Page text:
Occupational risks, social insurance and investments in education
A link between social insurance and education policy is explored. Due to moral hazard full insurance against disability is not feasible. When high- and low-risk individuals can be identified second-best social insurance system entails cross-subsidies from the low-risk group to the high-risk group. Implementation of this second-best insurance however distorts the human capital investment decisions when education qualifies for a low risk job. Therefore, the second-best social insurance together with an education subsidy is a welfare improving policy. An education policy also has the role of establishing dynamic consistency of the government's policy.
If you experience problems downloading a file, check if you have the proper application to view it first. In case of further problems read the IDEAS help page. Note that these files are not on the IDEAS site. Please be patient as the files may be large.
As the access to this document is restricted, you may want to look for a different version under "Related research" (further below) or search for a different version of it.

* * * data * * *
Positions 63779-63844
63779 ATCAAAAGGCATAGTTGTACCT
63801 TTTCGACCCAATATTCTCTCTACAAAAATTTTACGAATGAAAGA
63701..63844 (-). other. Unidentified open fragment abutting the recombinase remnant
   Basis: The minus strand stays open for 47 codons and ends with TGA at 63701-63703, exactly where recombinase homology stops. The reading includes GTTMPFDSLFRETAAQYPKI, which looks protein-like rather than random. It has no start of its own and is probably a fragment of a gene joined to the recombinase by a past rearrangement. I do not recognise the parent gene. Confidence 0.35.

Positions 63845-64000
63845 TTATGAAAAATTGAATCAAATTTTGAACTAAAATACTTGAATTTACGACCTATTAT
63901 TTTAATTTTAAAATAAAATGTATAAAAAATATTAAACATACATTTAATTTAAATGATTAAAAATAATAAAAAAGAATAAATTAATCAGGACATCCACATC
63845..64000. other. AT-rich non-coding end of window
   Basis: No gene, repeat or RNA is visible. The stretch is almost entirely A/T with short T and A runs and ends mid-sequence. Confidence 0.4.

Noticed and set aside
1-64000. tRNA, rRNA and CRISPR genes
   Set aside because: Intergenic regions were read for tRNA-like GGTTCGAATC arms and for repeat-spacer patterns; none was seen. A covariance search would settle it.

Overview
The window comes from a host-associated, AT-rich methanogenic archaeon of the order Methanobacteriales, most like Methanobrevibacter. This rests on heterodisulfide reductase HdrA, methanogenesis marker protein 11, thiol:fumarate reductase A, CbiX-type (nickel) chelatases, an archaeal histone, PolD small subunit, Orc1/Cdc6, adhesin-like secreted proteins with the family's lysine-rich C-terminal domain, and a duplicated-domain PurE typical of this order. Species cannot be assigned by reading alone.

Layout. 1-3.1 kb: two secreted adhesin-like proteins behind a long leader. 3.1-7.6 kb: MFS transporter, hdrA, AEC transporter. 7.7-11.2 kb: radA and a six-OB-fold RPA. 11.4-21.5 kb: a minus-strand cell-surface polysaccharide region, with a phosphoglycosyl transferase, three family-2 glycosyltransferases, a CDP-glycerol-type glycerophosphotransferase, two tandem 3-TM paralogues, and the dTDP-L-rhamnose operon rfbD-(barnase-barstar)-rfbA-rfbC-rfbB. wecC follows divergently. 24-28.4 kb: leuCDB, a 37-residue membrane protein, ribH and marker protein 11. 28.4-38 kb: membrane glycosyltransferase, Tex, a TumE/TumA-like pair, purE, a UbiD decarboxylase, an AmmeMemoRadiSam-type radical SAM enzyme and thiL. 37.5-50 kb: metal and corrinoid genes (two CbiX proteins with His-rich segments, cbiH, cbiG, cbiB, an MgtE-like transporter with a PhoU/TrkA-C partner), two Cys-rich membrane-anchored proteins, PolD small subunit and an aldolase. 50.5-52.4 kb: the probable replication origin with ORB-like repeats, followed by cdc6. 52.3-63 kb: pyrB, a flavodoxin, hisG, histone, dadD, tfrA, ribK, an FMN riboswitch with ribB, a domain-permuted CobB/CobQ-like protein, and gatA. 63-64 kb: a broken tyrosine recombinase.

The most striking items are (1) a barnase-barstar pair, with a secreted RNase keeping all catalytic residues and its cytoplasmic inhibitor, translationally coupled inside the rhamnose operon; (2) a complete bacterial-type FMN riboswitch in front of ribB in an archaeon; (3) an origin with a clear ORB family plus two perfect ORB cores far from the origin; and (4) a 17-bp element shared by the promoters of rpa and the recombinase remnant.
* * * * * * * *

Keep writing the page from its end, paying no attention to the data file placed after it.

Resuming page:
Volume (Year): 13 (2000)
Issue (Month): 3 ()
|Note:||Received: 16 October 1998/Accepted: 8 September 1999|
|Contact details of provider:|| Web page: http://www.springer.com|
More information through EDIRC
|Order Information:||Web: http://www.springer.com/economics/population/journal/148/PS2|
When requesting a correction, please mention this item's handle: RePEc:spr:jopoec:v:13:y:2000:i:3:p:425-441. See general information about how to correct material in RePEc.
For technical questions regarding this item, or to correct its authors, title, abstract, bibliographic or download information, contact: (Sonal Shukla)or (Rebekah McClure)
If references are entirely missing, you can add them using this form.